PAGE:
There were hair-raising news that the fraction of NIH (National Institutes of Health) funding to people below the age of 35 has been decreasing since Reagan's presidency when the new world order began. The good NIH researchers seem to forget that the sole purpose of the new world order is maximization of corporate profit now, and if it means relying on the 66-plus year old researchers in the U.S. or outsourcing research to India, so be it.

Too many people in the U.S. cannot properly change a bulb or read.

The price of oil dropped by 50% because the deteriorating world economy simply cannot function on expensive hydrocarbons.  The logic of modern capitalism forced U.S. companies to continue the conversion of cheap capital provided by the ever-growing financial sector into the expensive oil and gas.  So much so, that the global surplus of oil supply created by the U.S., and the refusal by OPEC to cut production, caused the oil price to crash.  Saudi Arabia simply refused to subsidize the expensive U.S. oil with their own cheap oil. U.S. will start exporting oil and gas, because it cannot give up its newly found power.  How dumb this oil and gas export idea is? Very.

After hearing a pro-export stump speech from Bill Richardson (an ex-Energy Secretary), I suddenly saw my own face, my house in Austin, Texas, and the oaks surrounding it.  It was a fragment of a 3-1/2 hour taped  interview I  gave to al Jazeera in August 2014, for a program that was aired in October.  I was positively stunned.

Over the last three years, the entire growth of global supply of oil was equal numerically to the increase of shale oil production in the U.S.  Think about it. The rest of the world could not increase oil production even at $110 per barrel.

In the Bakken shale, 40 oilfield workers have been killed and hundreds wounded in sloppy field operations, and from lack of elementary training and protective gear.  Since 2005, the Workers' Compensation Insurance has returned 170 million dollars of unused payments to the employers. In North Dakota, an oilfield hand whose left arm was blown off below the elbow in a rig explosion was denied a 70,000 dollar high-tech prosthesis that would allow him to tie his shoes and so on.  The denial was justified as follows: In the dirty, dusty conditions in which this guy might work, a simple hook would do a better job. Of course, he will never be employed again.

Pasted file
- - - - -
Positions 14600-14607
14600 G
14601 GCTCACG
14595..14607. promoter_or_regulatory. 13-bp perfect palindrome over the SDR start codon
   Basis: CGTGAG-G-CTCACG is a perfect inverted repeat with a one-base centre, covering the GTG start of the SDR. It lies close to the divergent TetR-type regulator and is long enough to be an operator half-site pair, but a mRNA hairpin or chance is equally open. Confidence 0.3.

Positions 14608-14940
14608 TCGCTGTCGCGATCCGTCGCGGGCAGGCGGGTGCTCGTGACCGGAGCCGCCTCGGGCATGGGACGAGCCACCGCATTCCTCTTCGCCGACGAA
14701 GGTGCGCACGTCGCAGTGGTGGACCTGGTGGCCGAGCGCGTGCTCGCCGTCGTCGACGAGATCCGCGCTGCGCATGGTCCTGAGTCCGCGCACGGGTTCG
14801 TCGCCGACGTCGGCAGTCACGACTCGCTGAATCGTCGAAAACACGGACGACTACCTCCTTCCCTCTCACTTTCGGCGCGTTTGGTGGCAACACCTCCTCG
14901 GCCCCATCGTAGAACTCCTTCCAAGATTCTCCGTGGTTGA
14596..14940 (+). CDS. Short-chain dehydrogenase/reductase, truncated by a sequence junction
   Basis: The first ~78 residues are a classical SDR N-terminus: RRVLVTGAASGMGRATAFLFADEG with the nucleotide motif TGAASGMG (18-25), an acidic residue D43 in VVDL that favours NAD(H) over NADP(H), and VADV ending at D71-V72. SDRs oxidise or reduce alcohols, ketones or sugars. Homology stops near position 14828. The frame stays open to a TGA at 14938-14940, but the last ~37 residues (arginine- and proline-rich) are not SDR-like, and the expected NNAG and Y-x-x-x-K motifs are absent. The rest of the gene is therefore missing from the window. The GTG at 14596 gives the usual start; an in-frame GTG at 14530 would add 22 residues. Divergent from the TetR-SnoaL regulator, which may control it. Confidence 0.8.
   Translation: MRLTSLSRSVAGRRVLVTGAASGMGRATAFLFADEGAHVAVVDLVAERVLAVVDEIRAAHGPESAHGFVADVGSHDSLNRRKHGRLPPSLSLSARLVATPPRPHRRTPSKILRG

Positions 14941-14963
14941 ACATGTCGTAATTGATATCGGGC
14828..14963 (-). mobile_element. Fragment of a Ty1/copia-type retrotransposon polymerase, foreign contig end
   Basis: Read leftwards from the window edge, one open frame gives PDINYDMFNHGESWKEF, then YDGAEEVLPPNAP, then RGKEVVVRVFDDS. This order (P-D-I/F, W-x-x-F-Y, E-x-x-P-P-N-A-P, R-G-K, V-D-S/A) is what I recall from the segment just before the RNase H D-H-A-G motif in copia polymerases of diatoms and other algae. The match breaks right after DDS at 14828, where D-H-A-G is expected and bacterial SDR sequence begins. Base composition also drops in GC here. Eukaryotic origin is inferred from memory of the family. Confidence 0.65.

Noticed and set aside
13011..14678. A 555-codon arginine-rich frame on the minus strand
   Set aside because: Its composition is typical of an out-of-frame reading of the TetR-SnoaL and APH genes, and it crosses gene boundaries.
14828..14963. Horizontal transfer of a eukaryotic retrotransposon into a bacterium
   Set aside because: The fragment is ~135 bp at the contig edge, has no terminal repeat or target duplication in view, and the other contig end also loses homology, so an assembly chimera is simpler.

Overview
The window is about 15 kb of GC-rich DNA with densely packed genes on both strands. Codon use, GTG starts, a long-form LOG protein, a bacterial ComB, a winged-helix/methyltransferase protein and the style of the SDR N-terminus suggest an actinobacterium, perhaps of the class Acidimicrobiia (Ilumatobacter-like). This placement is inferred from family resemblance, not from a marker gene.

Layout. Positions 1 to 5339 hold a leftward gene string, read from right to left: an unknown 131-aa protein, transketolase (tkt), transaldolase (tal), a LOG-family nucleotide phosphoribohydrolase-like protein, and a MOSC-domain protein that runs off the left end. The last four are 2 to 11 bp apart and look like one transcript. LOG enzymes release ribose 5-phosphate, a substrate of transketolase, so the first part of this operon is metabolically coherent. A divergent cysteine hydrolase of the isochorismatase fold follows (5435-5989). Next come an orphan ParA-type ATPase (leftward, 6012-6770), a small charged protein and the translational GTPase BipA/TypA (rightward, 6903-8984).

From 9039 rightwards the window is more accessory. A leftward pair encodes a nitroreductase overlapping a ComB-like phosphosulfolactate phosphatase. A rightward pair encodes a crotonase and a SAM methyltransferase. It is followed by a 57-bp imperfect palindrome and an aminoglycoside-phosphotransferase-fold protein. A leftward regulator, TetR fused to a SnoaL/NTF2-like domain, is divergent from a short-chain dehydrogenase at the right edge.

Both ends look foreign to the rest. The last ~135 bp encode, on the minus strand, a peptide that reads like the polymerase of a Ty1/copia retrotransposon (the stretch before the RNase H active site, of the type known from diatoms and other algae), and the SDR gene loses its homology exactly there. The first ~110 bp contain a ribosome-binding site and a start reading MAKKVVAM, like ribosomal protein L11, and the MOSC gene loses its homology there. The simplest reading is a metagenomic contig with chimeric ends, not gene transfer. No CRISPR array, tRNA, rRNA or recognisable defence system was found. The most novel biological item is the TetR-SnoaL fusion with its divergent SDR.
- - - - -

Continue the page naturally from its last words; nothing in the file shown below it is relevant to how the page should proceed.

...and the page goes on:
The Dow Jones index is still above 17000 points.

The only substantial growth in U.S. economy in the last five years has been delivered by the oil and gas sector bubbling away on borrowed money.

Schlumberger just laid off 9000 workers, and other service and production companies are laying off thousands more.

Most universities in the U.S. have doubled or tripled their enrollments in petroleum engineering programs.

Twenty two teachers in the Mexican State of Guerrero were killed by the drug gangs and 110 schools are closed.

 I went snorkeling in the aquamarine warm water of the Red Sea.
Snorkeling is good where I live.
In Haiti, the dysfunctional government installed by the U.S. and other powers is falling apart. In the meantime, billions of dollars in international aid were stolen and wasted by the U.N., NGOs, and international governments. Nothing is finished and promises have not been kept. The root cause is the same as everywhere. The damaged and depleted environment can no longer support people who depend on it, regardless of the number of dollars thrown at these people.

I live in a beautiful bubble.

My backyard at sunset.
Oh, Bird of Dawn
You prey on the captured bird
You throw stones on the wounded one
You kill the weary lovers with a cruel arrow
Until their hearts are drowning in their blood.

I going shopping now.  I try to walk everywhere in KAUST, covering 4.59 miles per day on average over the last 10 days, my iPhone GPS tells me.  Yesterday, I was seen walking with a grocery bag.  I got an email asking what was wrong with my car?  So today I will drive my 150 HP car to deliver five plastic bags with groceries.  Then I will make up for my sins by walking barefoot a few kilometers along a sandy beach next to where I live.  It feels great!

P.S. 1/1/2018.  Just yesterday, this blog received 1165 views from France alone.  It seems that the question of freedom in Iran requires new answers yet again.  Just as they sang three years ago: "We are the free men, who are not scared."